1.5 Simulated Chemical Interactions and Air-sea Fluxes Associated with Spume Droplets Under High Wind Conditions

Monday, 9 July 2012: 11:30 AM
Essex North (Westin Copley Place)
Michael S. Long, Harvard Univ., Cambridge, MA; and F. Veron, R. Sander, H. Riede, and W. Keene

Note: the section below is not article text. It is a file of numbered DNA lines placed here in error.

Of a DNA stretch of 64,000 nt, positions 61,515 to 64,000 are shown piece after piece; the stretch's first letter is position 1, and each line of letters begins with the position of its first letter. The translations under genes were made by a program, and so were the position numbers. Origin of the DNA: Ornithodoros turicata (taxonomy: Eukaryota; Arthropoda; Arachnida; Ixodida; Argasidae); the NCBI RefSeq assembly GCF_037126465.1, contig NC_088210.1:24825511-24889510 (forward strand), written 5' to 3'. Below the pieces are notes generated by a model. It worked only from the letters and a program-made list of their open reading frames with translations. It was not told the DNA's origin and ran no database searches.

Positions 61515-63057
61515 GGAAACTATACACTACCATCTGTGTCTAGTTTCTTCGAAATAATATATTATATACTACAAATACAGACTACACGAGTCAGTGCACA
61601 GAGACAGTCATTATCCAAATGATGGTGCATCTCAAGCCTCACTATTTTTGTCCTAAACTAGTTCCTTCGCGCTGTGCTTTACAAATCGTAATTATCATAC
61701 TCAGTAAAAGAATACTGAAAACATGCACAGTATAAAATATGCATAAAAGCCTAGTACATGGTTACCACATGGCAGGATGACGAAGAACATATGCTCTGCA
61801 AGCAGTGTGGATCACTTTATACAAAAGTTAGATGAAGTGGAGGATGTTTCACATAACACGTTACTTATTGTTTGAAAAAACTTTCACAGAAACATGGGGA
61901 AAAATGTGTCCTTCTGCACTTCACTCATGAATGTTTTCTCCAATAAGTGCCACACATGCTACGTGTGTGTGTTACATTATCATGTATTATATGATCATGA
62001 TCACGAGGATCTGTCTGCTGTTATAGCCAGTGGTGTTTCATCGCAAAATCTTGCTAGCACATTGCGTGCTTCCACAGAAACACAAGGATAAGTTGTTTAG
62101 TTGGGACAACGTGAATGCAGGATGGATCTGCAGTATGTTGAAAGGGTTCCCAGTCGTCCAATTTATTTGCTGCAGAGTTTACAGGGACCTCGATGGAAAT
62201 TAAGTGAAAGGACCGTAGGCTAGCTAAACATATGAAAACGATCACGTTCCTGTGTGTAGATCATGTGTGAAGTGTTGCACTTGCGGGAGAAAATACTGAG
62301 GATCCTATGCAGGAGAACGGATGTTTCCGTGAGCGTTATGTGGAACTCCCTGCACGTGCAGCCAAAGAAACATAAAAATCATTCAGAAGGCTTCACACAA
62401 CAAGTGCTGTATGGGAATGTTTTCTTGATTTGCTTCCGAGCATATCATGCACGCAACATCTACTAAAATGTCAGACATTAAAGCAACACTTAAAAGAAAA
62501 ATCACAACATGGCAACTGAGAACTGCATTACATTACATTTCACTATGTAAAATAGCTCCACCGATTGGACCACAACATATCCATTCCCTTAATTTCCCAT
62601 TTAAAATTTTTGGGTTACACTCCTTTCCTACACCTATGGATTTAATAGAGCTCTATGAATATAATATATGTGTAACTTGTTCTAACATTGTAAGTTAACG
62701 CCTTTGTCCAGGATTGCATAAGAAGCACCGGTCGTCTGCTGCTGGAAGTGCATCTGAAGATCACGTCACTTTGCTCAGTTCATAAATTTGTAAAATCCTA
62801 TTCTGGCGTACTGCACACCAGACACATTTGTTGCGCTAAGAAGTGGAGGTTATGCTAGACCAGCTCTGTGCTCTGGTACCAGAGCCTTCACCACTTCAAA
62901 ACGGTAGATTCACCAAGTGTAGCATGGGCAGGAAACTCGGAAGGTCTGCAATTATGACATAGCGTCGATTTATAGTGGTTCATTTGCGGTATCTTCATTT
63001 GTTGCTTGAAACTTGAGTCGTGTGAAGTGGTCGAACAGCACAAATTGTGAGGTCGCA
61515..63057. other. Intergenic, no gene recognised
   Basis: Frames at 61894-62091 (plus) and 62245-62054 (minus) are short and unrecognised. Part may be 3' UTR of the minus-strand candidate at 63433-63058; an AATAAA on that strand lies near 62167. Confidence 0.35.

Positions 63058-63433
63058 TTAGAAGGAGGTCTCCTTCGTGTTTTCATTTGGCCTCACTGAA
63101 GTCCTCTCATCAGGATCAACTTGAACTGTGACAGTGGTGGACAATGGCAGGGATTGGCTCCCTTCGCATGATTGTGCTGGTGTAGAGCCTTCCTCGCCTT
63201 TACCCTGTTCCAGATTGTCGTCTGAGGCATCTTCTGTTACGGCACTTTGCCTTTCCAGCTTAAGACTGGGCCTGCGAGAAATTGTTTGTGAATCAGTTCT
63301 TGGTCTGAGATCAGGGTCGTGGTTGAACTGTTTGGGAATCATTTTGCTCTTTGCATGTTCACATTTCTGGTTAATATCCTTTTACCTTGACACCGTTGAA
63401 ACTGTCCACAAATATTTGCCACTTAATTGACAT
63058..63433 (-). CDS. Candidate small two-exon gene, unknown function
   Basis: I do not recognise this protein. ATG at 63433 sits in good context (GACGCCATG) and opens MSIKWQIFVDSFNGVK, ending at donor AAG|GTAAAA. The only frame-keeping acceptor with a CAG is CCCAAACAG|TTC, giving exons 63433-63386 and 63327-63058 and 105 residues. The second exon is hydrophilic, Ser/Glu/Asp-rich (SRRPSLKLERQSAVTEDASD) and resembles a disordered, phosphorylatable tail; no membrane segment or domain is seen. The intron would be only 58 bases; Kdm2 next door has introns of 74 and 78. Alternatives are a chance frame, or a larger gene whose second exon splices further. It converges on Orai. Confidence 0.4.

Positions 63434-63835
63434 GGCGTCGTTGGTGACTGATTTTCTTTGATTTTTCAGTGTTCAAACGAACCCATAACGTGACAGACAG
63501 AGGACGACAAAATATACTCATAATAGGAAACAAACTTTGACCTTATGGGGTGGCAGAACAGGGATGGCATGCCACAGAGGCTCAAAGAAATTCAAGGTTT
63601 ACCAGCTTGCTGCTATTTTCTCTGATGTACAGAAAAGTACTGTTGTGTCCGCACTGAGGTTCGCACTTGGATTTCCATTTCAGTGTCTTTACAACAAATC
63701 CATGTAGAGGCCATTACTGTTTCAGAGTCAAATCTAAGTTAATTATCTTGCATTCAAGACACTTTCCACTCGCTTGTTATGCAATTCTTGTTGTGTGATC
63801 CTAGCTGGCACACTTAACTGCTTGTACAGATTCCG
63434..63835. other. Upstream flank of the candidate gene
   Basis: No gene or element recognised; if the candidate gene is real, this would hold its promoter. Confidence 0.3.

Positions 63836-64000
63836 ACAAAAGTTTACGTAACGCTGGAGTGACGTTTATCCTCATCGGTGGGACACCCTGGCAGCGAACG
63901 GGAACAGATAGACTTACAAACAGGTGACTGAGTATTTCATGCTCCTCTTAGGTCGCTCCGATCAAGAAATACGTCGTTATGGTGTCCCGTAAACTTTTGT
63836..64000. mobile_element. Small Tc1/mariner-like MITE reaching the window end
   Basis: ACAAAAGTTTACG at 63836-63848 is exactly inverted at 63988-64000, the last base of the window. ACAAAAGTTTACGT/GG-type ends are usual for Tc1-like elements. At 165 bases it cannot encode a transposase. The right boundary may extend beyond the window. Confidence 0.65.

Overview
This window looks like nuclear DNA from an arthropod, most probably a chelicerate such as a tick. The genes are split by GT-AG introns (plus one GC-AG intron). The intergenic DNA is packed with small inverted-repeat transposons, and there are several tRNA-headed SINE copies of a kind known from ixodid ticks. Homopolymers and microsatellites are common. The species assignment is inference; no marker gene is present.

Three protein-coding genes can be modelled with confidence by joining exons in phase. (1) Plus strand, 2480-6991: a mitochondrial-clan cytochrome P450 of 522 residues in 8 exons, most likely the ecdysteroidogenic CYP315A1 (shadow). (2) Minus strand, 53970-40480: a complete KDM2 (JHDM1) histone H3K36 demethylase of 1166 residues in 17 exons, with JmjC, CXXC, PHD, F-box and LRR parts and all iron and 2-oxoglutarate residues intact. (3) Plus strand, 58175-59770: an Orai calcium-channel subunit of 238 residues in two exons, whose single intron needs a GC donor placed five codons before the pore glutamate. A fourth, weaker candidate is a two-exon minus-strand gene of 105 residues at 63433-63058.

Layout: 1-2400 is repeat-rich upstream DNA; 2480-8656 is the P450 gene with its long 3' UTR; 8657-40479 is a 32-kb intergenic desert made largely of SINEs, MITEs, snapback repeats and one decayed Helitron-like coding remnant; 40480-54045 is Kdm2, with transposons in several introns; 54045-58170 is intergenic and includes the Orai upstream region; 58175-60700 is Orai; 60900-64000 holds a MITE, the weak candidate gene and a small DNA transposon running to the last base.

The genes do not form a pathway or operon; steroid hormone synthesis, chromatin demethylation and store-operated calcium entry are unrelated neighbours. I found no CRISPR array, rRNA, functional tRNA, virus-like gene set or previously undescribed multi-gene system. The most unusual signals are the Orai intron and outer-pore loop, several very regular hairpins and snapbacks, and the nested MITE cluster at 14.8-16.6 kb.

Marine aerosols represent an important multiphase chemical reaction medium that influences the phase partitioning and lifetimes of soluble gases as well as the chemical and physical evolution of marine air. Under certain conditions, large seawater droplets produced at the sea surface under high wind conditions, known as spume droplets, dominate the mass and volume of liquid marine aerosol in the atmospheric mixed layer. These droplets significantly influence air-sea transfer of energy and mass but their role in the chemistry of the marine atmosphere and the associated air-sea exchange of gases such as nitrogen oxides, CO2, and atmospheric sulfur is very uncertain. The reactivity of these droplets is dependent on their composition and that of the overlying atmosphere, as well as their size and lifetime against deposition. Reliable simulation requires a comprehensive chemical scheme that accounts for gas and aqueous reactions, mass transfer, and liquid diffusion at a fine timescale. For this project, we modified the Max Planck Institute for Chemistry's atmospheric chemistry boxmodel CAABA (Chemistry as a Boxmodel Application; version 3.0) for three sets of numerical experiments: (1) Using CAABA in Lagrangian trajectory mode, chemical processing of individual droplets of varying lifetimes and sizes was modeled as they fell through the background atmosphere in a wave trough as individual particles. (2) Using CAABA as a standard boxmodel, a high-wind marine aerosol population and background atmospheric composition representative of the eastern North Atlantic was used to investigate the chemical reactivity and air-sea exchange of gases through large droplets within a wave trough. (3) CAABA was initialized as in (2), but for the entire marine boundary layer. For the first experiment, the spume droplets were generated on the front face of breaking wave crests. The particles were subsequently transported in the turbulent, stratified atmospheric boundary layer using a Stochastic Lagrangian approach to model the drop trajectory while concurrently solving for the microphysical temperature and evaporation/condensation of the drops. To account for the liquid-side diffusion limitation for the chemistry solution involving large short-lived droplets, CAABA was modified to account for liquid diffusion and mixing due to Stokes' flow in particles with a radius larger than the diffusion-rate and timestep- or lifetime- (whichever was shorter) dependent diffusion length. Re-emission of deposited gases from the ocean back into the atmosphere was not considered. Results indicate a strong sensitivity of chemistry and air-sea exchange to the physics of spume droplets, in particular, to liquid diffusion. As with smaller, longer lived marine aerosols, the composition (in particular, the acidity) of the atmosphere determines multiphase processing of many gases, though the large droplets do not reach chemical equilibrium. Evaporation and associated latent cooling of spume droplets showed a non-negligible impact on gas-aerosol exchange processes although in a cleaner background atmosphere, these processes become more important. The significance of spume droplets in the uptake or emission and aqueous air-sea flux of CO2, other inorganic chemical species of anthropogenic origin, and reactive intermediates will be presented.012-->
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